Bitcoin perpetual futures buyers are paying a 5.4% weekly funding rate to keep their positions open, but is this sustainable?
Today Bitcoin (BTC) price rallied to a new all-time high at $44,900 shortly after Tesla announced a $1.5 billion investment. This event triggered $555 million worth of shorts to be liquidated in two hours and it happened as Bitcoin futures open interest reached $13.7 billion, which is just 3% below its historical high.
These price moves drastically increased the cost of carrying long positions, mainly for those using perpetual futures. This indicator raised a yellow flag on how leveraged those investors are and their potential price impact.
As shown adove, the aggregate BTC futures open interest just reached a $15 billion all-time high.
Whenever unexpected positive news hits the market, it is natural for players to enter extreme leverage positions. This happens both for the short sellers, whose margins diminish due to losses, and the long buyers who tend to increase their positions.
Shorts with insufficient margin get liquidated as their positions are forcefully terminated and their leveraged decreases. On the other hand, the longs are profiting, thus increasing the position doesn’t increase their leverage as much.
After the initial pump it’s expected that the funding rate increases and the fees paid by longs to keep their perpetual futures (inverse swaps) open rises.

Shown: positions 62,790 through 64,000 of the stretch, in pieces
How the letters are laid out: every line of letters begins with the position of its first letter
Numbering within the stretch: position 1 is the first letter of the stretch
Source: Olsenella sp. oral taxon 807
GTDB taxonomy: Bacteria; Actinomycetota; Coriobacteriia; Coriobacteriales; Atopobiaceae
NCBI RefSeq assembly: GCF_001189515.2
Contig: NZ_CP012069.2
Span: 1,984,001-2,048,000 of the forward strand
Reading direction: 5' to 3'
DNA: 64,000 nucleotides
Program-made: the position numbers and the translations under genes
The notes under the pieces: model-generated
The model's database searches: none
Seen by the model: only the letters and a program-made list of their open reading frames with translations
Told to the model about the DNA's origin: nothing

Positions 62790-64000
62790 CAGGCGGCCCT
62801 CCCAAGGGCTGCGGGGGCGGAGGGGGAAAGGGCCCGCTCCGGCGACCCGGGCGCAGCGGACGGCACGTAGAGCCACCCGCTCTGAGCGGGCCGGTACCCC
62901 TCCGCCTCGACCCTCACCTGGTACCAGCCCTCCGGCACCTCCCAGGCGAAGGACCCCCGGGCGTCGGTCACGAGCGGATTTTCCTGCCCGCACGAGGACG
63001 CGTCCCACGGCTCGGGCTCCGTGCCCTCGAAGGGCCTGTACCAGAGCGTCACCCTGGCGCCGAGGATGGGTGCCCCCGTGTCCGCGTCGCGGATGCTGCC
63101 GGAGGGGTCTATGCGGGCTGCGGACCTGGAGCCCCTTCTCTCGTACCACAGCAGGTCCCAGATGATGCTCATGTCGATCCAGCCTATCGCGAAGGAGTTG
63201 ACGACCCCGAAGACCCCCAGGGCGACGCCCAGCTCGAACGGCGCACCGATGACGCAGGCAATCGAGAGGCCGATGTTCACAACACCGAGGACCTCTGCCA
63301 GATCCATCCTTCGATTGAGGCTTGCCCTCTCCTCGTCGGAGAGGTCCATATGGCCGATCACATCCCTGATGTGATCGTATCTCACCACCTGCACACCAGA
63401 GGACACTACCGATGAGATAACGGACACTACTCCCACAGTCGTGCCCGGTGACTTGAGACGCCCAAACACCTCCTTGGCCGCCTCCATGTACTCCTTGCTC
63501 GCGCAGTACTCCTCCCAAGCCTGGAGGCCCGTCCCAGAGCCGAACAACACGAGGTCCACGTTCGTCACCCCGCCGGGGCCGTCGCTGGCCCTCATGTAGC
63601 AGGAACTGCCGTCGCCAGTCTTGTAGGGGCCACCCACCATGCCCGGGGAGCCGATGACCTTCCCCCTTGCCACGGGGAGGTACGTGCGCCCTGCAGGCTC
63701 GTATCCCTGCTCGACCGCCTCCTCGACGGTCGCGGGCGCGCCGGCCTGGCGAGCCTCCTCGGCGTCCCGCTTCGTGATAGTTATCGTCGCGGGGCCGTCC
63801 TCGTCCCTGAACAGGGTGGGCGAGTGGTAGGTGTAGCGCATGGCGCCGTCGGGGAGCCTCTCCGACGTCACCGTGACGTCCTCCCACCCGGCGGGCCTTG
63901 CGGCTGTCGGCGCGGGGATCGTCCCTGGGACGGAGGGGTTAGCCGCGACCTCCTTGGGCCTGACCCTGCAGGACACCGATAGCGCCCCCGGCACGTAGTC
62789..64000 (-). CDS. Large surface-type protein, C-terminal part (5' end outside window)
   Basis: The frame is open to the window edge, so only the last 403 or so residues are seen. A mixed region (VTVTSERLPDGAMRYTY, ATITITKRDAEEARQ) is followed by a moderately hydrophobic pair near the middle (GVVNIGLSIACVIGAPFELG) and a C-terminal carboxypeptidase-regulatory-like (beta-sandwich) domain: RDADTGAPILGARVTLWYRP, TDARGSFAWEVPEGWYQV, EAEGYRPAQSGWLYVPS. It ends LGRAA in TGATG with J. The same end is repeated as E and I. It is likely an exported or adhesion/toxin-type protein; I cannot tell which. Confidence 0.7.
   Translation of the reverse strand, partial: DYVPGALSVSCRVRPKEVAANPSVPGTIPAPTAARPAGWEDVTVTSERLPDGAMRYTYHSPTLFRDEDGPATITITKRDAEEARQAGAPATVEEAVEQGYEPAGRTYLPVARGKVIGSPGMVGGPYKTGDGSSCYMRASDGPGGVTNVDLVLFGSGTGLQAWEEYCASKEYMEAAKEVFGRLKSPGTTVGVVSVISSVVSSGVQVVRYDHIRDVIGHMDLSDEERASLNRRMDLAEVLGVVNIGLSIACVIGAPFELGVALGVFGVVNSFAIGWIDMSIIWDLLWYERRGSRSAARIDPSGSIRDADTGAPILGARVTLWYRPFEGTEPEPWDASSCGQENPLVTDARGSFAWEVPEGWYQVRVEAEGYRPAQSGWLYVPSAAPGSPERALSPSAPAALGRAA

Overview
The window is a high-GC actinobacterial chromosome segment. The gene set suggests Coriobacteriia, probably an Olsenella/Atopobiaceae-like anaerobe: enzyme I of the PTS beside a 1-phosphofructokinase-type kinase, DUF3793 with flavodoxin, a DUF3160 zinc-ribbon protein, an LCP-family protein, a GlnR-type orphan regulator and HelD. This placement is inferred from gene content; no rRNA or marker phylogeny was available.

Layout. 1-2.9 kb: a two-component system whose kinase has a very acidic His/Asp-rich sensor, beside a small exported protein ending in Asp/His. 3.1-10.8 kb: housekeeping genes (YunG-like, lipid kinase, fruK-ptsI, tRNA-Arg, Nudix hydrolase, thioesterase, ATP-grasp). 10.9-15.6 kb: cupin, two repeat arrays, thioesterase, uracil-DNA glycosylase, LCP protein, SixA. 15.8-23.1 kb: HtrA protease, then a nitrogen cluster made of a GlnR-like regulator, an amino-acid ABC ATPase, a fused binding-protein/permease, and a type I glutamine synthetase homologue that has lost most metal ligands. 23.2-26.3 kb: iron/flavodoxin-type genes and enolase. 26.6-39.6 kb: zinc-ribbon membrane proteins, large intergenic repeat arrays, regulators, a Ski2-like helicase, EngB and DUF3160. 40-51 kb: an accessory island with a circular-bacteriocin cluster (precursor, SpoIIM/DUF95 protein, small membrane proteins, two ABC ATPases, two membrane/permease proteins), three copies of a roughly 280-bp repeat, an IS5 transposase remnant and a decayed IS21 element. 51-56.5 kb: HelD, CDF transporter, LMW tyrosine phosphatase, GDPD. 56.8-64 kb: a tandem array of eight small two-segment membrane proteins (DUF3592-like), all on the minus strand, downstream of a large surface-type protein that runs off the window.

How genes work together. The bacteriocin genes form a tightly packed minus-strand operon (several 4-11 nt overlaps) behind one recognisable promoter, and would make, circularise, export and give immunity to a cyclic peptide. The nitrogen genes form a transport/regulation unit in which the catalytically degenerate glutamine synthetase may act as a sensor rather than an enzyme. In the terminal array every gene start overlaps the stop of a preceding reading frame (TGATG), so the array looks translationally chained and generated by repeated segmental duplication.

As depicted above, the 8 hour fee charged to compensate for the eventual leverage imbalance between longs and shorts has just touched 0.25%. This rate is equivalent to 5.4% per week, which is quite significant for its holders.
One should note that even if Bitcoin continues to appreciate, as seen on Jan. 29, the funding rate tends to adjust itself. Two main reasons fueled this: leveraged buyers depositing more funds and arbitrage desks shorting the perpetual futures while simultaneously buying spot BTC.
A funding rate varying from 0.05% to 0.10% per 8 hours is standard and expected during a bull market. This indicator would signify a 4.6% to 9.4% monthly fee and wouldn’t be problematic to leveraged longs.
To understand how whales and arbitrage desks may have positioned themselves during this period, taking a closer look at the top traders’ long-to-short ratio at major exchanges is useful.
OKEx traders bought ahead of the pump
Binance top traders held a 33% net long position favoring longs ahead of the Feb. 8 rally, and this is slightly above their 26% 2-week average. As soon as the Tesla news hit the press, they increased longs and pushe the indicator to 46% which is its highest level in almost a month.
Huobi top traders, on the other hand, remained relatively unaffected by the news. Their net position stood at 0.74, meaning 26% favored shorts ahead of Feb. 8. Their current 28% net short position remains in line with the previous 2-week average.
Lastly, OKEx top traders increased their net longs from Feb. 6 to the early hours of Feb. 8, reaching a 14% net long position. Somehow correctly predicting the rally, those traders aggressively reduced net longs as BTC reached its all-time high.
The momentary hefty funding rate may be an inconvience for longs but currently there is no sign of excessive leverage from buyers. At least for those large market makers and arbitrage desks that compose most exchanges’ top traders.
This suggests that there is room for further price appreciation from Bitcoin.
The views and opinions expressed here are solely those of the author and do not necessarily reflect the views of Cointelegraph. Every investment and trading move involves risk. You should conduct your own research when making a decision.